The above was made worse due to the condition of the Audi - now deteriorating rapidly, as it stood rusting for some weeks where it was parked near the HQ in the open parking area next to the parade ground. You could not miss it as you walked past when going to the NCO's Mess and Living-in Barracks.

Due to the length of time we were away from the unit, many sitrep (situational report) messages passed back and forth in an effort to have the unsightly eyesore removed from this exposed location. The front of the Audi, now resembling a Boxer without teeth, was deemed inappropriate in its location near the Parade Ground.

On our return to the unit the first priority was a stop order being signed to effect payment against the AA insurance claim. This was effected through the pay master and seconded by the Law Officer on direct instructions from the powers that be.

Secondly I proceeded to move the eyesore - only to discover someone had kindly assisted and done this for me, much to my relief! I then started inquiring where the Audi had been stored as we had intentions of using it again!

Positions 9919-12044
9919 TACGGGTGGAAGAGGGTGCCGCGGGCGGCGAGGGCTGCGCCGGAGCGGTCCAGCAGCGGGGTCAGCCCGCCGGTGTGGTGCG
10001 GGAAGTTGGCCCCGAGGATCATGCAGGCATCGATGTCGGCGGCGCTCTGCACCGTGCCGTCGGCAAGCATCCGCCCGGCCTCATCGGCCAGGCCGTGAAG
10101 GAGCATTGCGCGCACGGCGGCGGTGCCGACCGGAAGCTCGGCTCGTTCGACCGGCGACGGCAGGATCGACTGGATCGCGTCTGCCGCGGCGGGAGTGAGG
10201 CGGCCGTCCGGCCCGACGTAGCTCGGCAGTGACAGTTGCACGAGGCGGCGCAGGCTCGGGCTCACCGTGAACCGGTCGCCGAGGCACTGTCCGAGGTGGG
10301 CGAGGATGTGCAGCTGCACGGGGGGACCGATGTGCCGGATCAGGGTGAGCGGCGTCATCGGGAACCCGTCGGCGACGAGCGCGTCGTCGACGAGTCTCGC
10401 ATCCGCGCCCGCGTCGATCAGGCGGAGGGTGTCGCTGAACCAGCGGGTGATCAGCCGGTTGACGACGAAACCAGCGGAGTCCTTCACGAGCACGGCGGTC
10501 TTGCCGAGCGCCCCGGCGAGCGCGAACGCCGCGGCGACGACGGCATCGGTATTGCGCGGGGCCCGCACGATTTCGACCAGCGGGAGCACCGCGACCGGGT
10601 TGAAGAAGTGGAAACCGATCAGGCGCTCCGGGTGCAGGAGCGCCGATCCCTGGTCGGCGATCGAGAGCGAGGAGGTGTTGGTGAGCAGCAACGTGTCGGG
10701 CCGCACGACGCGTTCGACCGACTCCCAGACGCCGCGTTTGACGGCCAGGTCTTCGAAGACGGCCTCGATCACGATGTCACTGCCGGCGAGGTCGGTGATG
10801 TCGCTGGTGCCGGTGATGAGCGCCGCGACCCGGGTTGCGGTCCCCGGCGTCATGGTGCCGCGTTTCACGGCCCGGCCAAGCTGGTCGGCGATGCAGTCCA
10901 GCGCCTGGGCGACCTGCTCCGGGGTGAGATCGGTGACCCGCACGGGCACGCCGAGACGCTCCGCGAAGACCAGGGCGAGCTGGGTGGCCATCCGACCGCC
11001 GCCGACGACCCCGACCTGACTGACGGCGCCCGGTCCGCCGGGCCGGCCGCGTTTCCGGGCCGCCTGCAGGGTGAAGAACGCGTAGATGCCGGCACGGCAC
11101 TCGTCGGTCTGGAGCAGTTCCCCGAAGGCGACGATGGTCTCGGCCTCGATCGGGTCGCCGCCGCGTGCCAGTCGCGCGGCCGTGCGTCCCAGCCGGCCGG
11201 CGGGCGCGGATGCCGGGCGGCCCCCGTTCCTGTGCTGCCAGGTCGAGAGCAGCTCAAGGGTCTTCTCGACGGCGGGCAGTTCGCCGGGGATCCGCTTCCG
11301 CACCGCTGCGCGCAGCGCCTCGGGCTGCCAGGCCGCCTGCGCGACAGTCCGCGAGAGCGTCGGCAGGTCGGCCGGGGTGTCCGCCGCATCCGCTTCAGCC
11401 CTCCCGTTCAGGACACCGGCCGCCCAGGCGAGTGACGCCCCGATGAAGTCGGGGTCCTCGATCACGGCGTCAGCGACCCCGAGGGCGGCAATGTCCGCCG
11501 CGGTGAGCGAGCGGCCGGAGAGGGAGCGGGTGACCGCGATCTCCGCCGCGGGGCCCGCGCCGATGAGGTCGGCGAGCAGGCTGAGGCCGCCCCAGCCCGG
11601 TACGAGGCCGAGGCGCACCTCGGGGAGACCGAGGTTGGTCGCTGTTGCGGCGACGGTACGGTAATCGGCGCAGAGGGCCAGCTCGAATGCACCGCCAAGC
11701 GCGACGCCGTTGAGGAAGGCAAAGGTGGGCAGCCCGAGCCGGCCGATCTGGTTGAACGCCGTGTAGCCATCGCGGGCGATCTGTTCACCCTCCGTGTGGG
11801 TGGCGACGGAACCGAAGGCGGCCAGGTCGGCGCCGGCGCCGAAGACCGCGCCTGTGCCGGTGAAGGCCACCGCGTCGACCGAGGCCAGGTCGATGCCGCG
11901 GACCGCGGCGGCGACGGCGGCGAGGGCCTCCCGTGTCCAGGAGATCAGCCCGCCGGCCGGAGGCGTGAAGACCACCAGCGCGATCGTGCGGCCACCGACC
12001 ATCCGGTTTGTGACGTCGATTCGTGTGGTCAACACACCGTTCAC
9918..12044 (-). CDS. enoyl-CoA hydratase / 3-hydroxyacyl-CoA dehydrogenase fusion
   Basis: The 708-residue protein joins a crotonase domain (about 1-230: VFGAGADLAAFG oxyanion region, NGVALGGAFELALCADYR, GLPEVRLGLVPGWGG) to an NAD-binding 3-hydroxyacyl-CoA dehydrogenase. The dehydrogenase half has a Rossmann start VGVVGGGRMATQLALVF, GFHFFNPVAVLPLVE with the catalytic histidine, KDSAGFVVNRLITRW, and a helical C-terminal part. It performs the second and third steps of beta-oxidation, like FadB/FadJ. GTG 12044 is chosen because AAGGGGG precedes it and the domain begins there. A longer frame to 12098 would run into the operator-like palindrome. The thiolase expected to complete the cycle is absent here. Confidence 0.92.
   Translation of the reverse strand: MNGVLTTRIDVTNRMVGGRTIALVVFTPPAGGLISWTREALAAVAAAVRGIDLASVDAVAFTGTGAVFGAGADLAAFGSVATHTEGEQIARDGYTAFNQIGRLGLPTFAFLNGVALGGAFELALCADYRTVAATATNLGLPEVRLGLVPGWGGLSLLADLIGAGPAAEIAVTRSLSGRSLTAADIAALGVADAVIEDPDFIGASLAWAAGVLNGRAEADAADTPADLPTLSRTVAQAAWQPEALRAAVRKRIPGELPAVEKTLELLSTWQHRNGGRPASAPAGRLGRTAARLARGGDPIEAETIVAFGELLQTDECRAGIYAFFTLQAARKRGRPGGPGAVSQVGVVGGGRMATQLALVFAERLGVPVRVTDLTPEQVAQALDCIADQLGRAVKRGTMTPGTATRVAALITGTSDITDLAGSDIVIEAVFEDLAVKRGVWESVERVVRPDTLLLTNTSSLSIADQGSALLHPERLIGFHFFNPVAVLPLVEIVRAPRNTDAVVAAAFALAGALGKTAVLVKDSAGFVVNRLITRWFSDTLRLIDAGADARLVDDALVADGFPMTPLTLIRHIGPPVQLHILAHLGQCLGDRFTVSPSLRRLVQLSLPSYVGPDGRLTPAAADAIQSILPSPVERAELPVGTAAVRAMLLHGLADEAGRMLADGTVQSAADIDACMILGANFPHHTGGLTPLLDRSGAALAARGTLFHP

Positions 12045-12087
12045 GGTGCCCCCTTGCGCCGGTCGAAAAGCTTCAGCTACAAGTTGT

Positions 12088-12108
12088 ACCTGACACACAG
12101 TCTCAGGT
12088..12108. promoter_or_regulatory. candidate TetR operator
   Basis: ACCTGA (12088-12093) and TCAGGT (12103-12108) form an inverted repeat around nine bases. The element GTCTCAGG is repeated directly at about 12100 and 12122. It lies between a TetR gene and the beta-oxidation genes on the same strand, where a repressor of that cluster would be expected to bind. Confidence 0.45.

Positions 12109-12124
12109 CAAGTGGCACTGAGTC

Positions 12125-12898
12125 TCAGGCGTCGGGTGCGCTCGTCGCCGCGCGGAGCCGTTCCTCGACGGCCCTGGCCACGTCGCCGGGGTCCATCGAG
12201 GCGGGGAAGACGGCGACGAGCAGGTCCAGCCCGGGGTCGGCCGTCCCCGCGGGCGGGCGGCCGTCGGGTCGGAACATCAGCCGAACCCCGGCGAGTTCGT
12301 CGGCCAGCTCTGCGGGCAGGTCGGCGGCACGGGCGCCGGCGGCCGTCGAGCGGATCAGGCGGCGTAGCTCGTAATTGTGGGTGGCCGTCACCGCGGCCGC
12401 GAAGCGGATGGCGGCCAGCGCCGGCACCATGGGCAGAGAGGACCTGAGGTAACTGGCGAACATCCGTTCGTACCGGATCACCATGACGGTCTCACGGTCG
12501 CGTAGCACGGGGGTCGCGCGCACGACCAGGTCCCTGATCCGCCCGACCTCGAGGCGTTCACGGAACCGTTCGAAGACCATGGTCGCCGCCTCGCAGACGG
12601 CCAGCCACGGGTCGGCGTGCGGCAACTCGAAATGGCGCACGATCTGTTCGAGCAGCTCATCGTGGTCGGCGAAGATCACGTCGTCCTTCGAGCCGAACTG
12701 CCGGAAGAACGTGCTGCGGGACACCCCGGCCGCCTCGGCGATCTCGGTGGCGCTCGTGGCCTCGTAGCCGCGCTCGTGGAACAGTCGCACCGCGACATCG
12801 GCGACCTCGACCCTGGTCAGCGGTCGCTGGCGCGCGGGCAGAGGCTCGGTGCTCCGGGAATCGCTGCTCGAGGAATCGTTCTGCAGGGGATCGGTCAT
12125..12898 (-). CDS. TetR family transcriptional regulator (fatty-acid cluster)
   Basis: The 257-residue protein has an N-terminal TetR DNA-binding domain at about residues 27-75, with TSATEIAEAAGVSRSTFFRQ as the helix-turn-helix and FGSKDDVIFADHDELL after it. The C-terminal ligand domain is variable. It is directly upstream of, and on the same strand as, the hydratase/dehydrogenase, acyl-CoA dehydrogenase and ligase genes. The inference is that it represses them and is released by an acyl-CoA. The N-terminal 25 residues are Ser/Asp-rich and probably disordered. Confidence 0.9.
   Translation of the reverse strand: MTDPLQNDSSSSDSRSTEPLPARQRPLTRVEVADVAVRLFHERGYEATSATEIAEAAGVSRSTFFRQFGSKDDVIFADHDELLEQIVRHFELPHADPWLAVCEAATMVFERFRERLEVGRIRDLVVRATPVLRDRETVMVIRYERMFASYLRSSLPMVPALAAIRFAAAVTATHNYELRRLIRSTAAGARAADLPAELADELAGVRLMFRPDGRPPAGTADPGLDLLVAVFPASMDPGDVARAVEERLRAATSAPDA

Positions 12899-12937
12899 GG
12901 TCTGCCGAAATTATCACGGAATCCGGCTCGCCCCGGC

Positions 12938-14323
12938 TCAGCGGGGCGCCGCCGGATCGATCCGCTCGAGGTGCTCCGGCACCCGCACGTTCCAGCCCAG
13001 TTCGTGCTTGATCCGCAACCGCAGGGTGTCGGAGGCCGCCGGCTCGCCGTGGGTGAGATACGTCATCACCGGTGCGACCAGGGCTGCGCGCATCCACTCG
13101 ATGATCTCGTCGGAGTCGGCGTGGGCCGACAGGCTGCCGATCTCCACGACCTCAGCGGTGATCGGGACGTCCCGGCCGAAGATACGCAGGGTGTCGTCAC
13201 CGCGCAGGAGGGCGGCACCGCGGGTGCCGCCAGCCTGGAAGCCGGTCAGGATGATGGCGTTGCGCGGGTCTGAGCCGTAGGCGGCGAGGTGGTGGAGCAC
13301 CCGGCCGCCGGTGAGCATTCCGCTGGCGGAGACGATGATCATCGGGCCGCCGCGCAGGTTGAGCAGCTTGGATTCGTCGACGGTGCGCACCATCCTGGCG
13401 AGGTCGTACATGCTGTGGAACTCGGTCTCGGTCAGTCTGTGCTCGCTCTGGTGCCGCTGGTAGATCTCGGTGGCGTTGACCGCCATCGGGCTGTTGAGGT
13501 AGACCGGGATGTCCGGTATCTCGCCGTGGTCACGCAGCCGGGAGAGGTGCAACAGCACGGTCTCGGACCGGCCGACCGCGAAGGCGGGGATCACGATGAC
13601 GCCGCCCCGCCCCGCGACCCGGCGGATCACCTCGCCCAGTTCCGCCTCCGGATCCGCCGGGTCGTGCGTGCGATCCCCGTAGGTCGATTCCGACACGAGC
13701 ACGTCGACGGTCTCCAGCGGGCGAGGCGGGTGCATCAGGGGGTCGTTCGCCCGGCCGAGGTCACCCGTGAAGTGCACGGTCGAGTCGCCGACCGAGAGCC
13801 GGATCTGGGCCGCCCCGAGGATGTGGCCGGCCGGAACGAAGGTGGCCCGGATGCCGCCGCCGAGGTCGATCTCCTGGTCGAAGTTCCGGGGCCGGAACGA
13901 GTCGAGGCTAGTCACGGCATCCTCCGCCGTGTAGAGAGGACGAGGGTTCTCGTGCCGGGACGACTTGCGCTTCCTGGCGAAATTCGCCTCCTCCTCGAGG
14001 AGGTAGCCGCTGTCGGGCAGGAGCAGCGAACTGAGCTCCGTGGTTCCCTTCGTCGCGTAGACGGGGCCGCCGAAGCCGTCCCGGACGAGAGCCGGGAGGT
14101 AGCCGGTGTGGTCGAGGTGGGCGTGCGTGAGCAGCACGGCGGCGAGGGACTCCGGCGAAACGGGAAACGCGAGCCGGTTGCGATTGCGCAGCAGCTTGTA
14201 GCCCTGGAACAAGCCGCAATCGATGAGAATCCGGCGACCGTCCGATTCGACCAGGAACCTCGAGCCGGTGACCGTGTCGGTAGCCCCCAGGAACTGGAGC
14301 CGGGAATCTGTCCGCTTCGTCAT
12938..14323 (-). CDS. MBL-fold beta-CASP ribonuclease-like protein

This is where I hit another obstacle. Everyone pleaded the 5th amendment and the locality of the Yellow Audi became a mystery, paramount to the Bermuda Triangle sagas.

I was transferred to 4 Reconnaissance Regiment and the missing Audi became a distant unsolved file!

Many years later during a Dems (demolitions) refresher course held at Fort Scorpio, we returned to Hell's Gate and Johnny De G and I started chatting. He tipped me off to approach RSM Pep regards the Yellow Audi saga.

After many Red Heart rums and coke the following came to light :
The Yellow Audi, having not being removed fast enough, had apparently outlived its free parking status.

An order was issued to remove the eyesore, in any manner deemed appropriate! The story recounted to me was that my pride and joy became a Dems Target. The Yellow Bomber was sent to a higher calling after having a double TM - 57 anti-tank mine with a platter charge detonated under it for effect during a cycle dems course. The final feedback received was that "it was spectacular"!

Thus a lesson was learned: when instructed to do something, take the first instruction as final - don't expect a second request.